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Gallium Nitride vs. Silicon

Key Takeaways

  • Gallium nitride and silicon are two prominent materials used in semiconductor devices. 

  • GaN devices have excellent thermal and electrical properties with the ability to outperform silicon devices in terms of performance and efficiency.

  • Simulation and analysis tools can help designers analyze the properties of each material, facilitating the selection of the ideal option for better semiconductor device performance. 

A silicon wafer

The push towards reliable and efficient electronics has required manufacturers to look into multiple material options when manufacturing semiconductor technology.  The choice of material has a significant effect on the performance, functionality, and efficiency of the integrated circuit (IC). The ideal material should meet the required electrical and thermal properties, have integration capabilities, handle power densities, and much more, depending on the application of the electronic device. 

Silicon has been dominating the semiconductor industry for years with its excellent chemical properties that support stability and reliability. However, in recent years, manufacturers have also been focusing on gallium nitride for specialized applications. In this article, we will compare gallium nitride vs. silicon and explore the benefits of each in shaping the future of semiconductor technology. 

Gallium Nitride vs. Silicon


As a dominant material in the semiconductor industry, silicon has proven to be advantageous with its abundance and versatility. Silicon offers excellent electrical conductivity and thermal stability and can be reliably used in microprocessors, memory chips, and integrated circuits. Thermal stability allows silicon to operate at high temperatures in applications where heat dissipation can be a concern for degradation. Properties like electrical conductivity can be controlled by adding impurities through processes such as doping, allowing silicon to function both as a conductor and insulator. 

Despite the benefits, with technological advancements and the demand for increased power, silicon is facing functional limitations. The alternate option is gallium nitride.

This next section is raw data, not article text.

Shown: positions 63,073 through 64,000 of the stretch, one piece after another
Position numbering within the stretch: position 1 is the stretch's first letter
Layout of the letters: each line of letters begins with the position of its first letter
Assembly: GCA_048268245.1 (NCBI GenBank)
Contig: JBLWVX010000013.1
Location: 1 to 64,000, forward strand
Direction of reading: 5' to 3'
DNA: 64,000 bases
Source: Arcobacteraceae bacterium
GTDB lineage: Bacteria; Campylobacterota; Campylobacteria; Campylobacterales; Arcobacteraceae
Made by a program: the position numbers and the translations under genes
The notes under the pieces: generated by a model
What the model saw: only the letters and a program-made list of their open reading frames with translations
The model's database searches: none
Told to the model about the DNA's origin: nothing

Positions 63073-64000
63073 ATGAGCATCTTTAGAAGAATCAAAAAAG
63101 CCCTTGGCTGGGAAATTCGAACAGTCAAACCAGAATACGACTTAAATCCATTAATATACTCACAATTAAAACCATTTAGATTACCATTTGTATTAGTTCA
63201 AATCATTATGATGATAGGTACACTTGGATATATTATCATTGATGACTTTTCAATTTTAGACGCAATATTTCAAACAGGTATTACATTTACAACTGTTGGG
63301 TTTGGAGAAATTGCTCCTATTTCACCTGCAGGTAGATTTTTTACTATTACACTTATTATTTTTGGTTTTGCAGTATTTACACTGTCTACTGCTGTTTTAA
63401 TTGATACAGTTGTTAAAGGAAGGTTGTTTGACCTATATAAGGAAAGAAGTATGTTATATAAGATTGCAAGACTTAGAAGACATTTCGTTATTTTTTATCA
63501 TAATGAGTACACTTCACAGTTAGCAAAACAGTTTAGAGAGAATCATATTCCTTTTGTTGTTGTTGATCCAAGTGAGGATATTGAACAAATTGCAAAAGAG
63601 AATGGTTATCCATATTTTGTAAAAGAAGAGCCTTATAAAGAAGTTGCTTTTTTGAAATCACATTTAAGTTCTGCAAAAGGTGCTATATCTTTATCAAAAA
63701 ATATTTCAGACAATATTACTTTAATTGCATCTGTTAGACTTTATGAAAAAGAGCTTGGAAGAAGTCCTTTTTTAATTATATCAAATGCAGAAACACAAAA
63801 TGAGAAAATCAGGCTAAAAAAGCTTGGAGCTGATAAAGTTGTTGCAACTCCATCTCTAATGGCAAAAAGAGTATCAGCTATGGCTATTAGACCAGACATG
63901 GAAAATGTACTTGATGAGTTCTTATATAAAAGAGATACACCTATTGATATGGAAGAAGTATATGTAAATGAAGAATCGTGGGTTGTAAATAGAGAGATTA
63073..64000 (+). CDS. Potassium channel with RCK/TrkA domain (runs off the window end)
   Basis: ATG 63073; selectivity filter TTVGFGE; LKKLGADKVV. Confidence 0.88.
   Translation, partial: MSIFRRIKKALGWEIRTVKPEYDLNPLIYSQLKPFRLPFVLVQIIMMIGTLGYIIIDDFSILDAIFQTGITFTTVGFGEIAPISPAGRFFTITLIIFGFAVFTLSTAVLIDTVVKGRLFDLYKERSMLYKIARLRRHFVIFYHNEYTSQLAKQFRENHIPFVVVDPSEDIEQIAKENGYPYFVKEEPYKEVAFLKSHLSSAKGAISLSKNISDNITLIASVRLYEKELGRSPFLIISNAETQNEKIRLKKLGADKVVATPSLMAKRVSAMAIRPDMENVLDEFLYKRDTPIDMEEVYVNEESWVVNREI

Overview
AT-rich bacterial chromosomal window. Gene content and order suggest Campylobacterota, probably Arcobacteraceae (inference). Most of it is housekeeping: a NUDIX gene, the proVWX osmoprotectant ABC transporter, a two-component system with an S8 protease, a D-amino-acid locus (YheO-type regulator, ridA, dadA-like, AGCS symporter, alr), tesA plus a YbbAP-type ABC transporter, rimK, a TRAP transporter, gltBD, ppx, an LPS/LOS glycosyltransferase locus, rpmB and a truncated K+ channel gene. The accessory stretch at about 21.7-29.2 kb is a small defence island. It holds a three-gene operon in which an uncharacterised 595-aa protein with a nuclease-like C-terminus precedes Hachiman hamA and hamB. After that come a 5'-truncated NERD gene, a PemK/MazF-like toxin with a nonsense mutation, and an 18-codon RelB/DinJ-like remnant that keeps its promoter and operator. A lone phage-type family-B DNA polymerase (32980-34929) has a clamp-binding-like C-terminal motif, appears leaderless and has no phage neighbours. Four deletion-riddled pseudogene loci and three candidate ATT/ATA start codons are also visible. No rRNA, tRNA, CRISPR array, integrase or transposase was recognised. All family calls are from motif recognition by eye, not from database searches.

Gallium Nitride

Gallium nitride, or GaN, has a higher breakdown voltage, which allows it to handle higher voltages than silicon to experience an electrical breakdown. This means GaN-based devices can operate at higher power levels without compromising performance. Additionally, GaN has higher electron mobility, enabling faster-switching speeds and reduced energy losses compared to silicon. GaN also exhibits operability at higher temperatures, which makes the material ideal for applications where thermal management is a serious challenge.

Gallium Nitride vs. Silicon


Gallium Nitride


Thermal conductivity

100 to 180 W/m.K

150 to 200 W/m.K

Electron mobility

800 to 2000 cm2/Vs

1500 cm2/Vs

Breakdown voltage

600 to 1200 V/μm

600 to 900 V/μm


3.4 eV

1.1 eV

Power density



Switching speed



As shown in the table above, GaN devices outperform silicon devices in terms of performance and efficiency, positioning them as a game-changer in the electronics industry. The capability of handling high power has made them suitable for use in electric vehicles, data centers, renewable energy systems, etc. 

Manufacturing Compatability: Gallium Nitride vs. Silicon

Despite the better performance of GaN, it cannot yet act as a replacement for silicon. Firstly, the abundance of silicon makes it readily available and cost-effective for large-scale manufacturing. Silicon has also been used in semiconductors for decades, developing decades worth of knowledge, expertise, and infrastructures with extensive manufacturing capabilities. The compatibility of silicon-based semiconductors with the existing manufacturing capabilities reduces the requirement for major investments that may otherwise be required for developing new infrastructures for GaN-based devices. 

Selecting the Ideal Material Option

Although silicon is the dominant material, gallium nitride is becoming a powerful contender in the semiconductor industry. Both materials provide different degrees of performance and efficiency; thus, their selection should be done based on the thermal stability, electrical performance, and other requirements for the application.

Tools such as Allegro X from Cadence can also help in choosing between gallium nitride vs. silicon by assisting in advanced simulation and analysis capabilities. By simulating the electrical, thermal, and physical properties, system designers can make a comparison of the performance of both materials. By evaluating the different design parameters, design optimization requirements can be identified for both GaN and silicon-based devices. Through valuable insight into the device’s performance, designers can choose the material that most closely aligns with the design goals.

The package-specific features offered by Cadence’s Allegro X, such as seamless integration and design capabilities, can improve the productivity and efficiency of your packaging workflow. Leading electronics providers rely on Cadence products to optimize power, space, and energy needs for a wide variety of market applications. To learn more about our innovative solutions, talk to our team of experts.